A third class that was very popular and we had not offered it before was a nature workshop for kids in Kindergarten and first grade offered by Peggy Heck. You probably remember her from Roaring Brook Nature Center. She did a great job with that. Kindergarten for a long time did not have any offered SOAR classes. I don’t offer them in the fall because it is a big adjustment time for them at that age. I did try it this spring and it was pretty popular. I plan to bring Peggy back again in the spring. She did a lot of nature walking around the grounds. Peggy always brought very interesting and cool things from Roaring Brook for the kids to look at. The kids loved it.
JM:Oh good, that is a good time to start them too.3.
LS:I work for a range of different classes. It seems that the parents are very interested in science workshops and they are very interested in art workshops.
JM:I know you do an on-line catalogue. The location of the workshops is mostly at the school?
LS:Generally they are at Salisbury Central School. But the board is definitely been entertaining the idea of doing more off site workshops. There are a lot of people who are interested in offering workshops but it is hard for them to bring everything they need to the site. My one concern is that I want kids who have two working parents not to be excluded from them. It is a balance. You can hope that you can car pool. Hotchkiss has been very generous with their offsite programs. They offer a farm program which is hugely popular. Then fall they are going to be doing an art program in the art studio at Hotchkiss being run by 3 art students at Hotchkiss along with faculty members. They will pick up and kids and bring them there and the parents then pick them up there after the workshop is over. The majority of the classes 85-90% happen on campus.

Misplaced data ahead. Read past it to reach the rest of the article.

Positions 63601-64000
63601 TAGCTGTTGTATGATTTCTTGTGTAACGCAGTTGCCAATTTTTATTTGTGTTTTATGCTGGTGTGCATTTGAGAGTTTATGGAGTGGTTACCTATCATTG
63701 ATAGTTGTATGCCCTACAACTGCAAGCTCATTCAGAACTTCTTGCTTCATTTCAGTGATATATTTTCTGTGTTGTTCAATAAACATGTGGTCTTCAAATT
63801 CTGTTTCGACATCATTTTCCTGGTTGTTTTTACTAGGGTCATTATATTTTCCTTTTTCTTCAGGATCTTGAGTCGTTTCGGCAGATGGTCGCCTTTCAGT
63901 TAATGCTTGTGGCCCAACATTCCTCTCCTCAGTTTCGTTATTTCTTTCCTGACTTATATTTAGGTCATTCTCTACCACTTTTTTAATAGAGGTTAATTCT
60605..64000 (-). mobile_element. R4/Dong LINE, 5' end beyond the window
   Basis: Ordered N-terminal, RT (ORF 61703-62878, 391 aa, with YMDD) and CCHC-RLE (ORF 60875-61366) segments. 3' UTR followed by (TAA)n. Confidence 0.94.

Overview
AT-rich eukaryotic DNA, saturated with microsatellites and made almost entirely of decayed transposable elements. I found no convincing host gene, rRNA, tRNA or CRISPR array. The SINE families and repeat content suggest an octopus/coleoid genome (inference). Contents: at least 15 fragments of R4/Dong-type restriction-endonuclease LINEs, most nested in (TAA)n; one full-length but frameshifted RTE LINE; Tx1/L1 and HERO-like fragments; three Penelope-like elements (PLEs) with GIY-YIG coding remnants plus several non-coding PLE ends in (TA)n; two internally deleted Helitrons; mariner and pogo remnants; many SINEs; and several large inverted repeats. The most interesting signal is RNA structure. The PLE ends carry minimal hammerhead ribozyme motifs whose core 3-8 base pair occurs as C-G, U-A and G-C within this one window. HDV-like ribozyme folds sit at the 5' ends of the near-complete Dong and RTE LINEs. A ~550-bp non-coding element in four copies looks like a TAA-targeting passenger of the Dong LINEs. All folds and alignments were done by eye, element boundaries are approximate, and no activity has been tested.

JM:There again transportation is a problem.
LS:It is very costly to get a school bus is $150. There are some parents who have jobs that need help to transport kids. There are some parents who don’t work every day, so there are ways that we can start to try to experiment a little bit. We have to be creative. We also have to find the right person: if they are off campus I can’t be with them because I have to be on campus so I have to have instructors that I know.
JM:There is insurance and liability.
LS:There are a lot of liability issues that we definitely will have.
JM:Roughly how many people are there per class?
LS:Generally classes are around 10 kids, although there are some classes that take more. There are also classes where the nature of what they are doing or a first time instructor they want fewer kids like 8. 6 are about as low as I go because of the cost and it not being financially viable.
JM:I am assuming that it is also at the discretion of the leader.